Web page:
Joshua Reviews Pietro Marcello’s Martin Eden [Theatrical Review]

While festival season may very well be done, all that means is that we are nearing ever closer to the start of film awards season. With progressively more and more of the year’s biggest releases being pushed to 2021 due to the never-ending global COVID-19 pandemic, this year’s award season may look a little bit different than those of years passed, however.

Even as films are moving dates and award shows are being pushed back, or even seeing op-eds call for their immediate cancellation, not all distributors are putting the brakes on regarding some of their topper tier releases. Take Kino Lorber for example, who on October 16 bow the gorgeous new film from director Pietro Marcello.

Entitled Martin Eden, Marcello’s latest finally hits theaters after a lengthy festival run dating all the way back to Venice 2019, where it garnered not only almost universally positive notices but even the Best Actor award for its star Luca Marinelli. Marinelli stars as the titular lead of the Jack London novel of the same name, from which this film draws its inspiration. Packing up the narrative of London’s 1909 novel and sending it across the Atlantic (err, maybe the Pacific, not sure what’s the shortest flight) from Northern California to Italy, introducing viewers to a young Martin, a sailor with an interest in little more than making money and wooing any beautiful young woman that comes his way.

After meeting a man by the name of Arturo (Giustiniano Alpi), he’s introduced to Arturo’s family, a higher-class group with Elena (Jessica Cressy) catching his eye almost instantly. As he attempts to get in her good graces, he tries to impress her with a feigning intellectualism, riffing on French and philosophy as if he actually understands a word he’s saying. Culminating in an evolution of our once simplistic brute, Elena inspires Martin to follow his newfound passion of writing, leading him to get involved with intellectual and political movements in what is an epic yarn about class divide set against the backdrop of one man’s self-decomposition.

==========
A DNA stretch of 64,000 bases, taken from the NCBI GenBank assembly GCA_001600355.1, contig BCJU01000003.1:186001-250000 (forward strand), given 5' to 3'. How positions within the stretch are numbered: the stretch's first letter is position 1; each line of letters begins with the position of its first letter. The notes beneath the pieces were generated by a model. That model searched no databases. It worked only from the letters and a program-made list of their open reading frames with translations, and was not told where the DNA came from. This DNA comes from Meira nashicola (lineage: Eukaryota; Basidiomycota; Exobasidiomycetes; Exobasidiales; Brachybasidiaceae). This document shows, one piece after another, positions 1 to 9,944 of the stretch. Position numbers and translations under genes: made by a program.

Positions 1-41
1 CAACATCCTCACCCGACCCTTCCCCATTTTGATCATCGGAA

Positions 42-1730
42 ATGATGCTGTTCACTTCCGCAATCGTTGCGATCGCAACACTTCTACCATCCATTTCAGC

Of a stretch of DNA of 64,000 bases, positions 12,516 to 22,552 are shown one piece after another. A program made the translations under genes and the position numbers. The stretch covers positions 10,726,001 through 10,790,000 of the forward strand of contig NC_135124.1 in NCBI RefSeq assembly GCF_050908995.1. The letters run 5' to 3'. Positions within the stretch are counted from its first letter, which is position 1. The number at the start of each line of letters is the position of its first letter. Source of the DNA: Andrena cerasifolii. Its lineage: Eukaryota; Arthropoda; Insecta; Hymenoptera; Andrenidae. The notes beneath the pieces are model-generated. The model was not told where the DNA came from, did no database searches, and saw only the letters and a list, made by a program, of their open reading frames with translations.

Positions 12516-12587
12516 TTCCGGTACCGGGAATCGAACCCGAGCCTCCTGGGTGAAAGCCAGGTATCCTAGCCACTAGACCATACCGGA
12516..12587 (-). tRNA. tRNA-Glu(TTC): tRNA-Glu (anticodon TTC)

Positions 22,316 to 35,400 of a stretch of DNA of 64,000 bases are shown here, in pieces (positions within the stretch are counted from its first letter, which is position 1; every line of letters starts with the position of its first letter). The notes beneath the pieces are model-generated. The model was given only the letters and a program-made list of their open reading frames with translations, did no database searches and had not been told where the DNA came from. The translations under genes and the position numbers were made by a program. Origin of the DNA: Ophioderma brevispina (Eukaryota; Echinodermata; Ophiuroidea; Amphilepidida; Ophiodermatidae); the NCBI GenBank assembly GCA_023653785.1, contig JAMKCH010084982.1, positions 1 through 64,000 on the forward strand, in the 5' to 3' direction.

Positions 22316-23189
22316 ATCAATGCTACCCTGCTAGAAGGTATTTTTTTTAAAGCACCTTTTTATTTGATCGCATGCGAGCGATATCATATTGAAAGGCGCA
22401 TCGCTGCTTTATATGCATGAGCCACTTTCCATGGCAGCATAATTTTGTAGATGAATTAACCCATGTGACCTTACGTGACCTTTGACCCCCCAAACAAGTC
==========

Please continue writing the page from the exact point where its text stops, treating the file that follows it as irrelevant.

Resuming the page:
I say decomposition as, while the class and political discourse within the film is done with texture and nuance, watching Martin battle between bringing to light his own struggle as a working-class laborer and the constant urge to forever jettison his 99%-er history is quite fascinating. Marcello’s Martin is almost perversely classical within the larger Italian cinema context, a ruggedly handsome man with a facial structure seemingly built right out of granite. His performance is lived in and glances towards classic performances from past Italian social-realist dramas without ever feeling derivative or anything more than slyly modern. The artist’s self-destruction under the weight of capitalism is literalized beautifully here, and makes the rather epic narrative feel strangely intimate and tactile.

His chemistry with Cressy’s Elena is also absolutely entrancing. Her performance is equally influenced by Italian neo-realist cinema, a performance that’s modulated perfectly, particularly as her relationship with Martin begins to erode. It’s a warm performance, but one with a real inner life that gives body to an otherwise seemingly stock caricature. It would be really easy for a performance in a film like this to lean into the maudlin nature of the central drama, yet Cressy gives a nuanced and lived-in performance that gives real weight to the romance at the core of the film and the fall it has opposite the fall of our lead.

And yet, all of this truly pales in comparison to Marcello’s direction. Turning Martin Eden into one of 2020’s most beautiful films, Marcello’s direction is rightly vibrant and, particularly as the film progresses, gets increasingly energetic. The photography embraces grain, pairing the sparse use of archival footage with a film that feels stylistically less like a referential neo-realist drama than one born of a medium in evolution. Richly textured and of this moment in history, Marcello’s film is an opulent work of social commentary in the body of a classically Italian genre. Politically charged like the great Italian neo-realist films of generations previous, Marcello breathes new life into the tradition with a camera bursting with energy and a narrative of self-destruction born around one’s own loss of values. Liberalism as betrayal. A must-see movie.

Joshua Brunsting

Josh is a critic, a member of the Online Film Critics Society, a wrestling nerd, a hip-hop head, a father, a cinephile and a man looking to make his stamp on the world, one word at a time.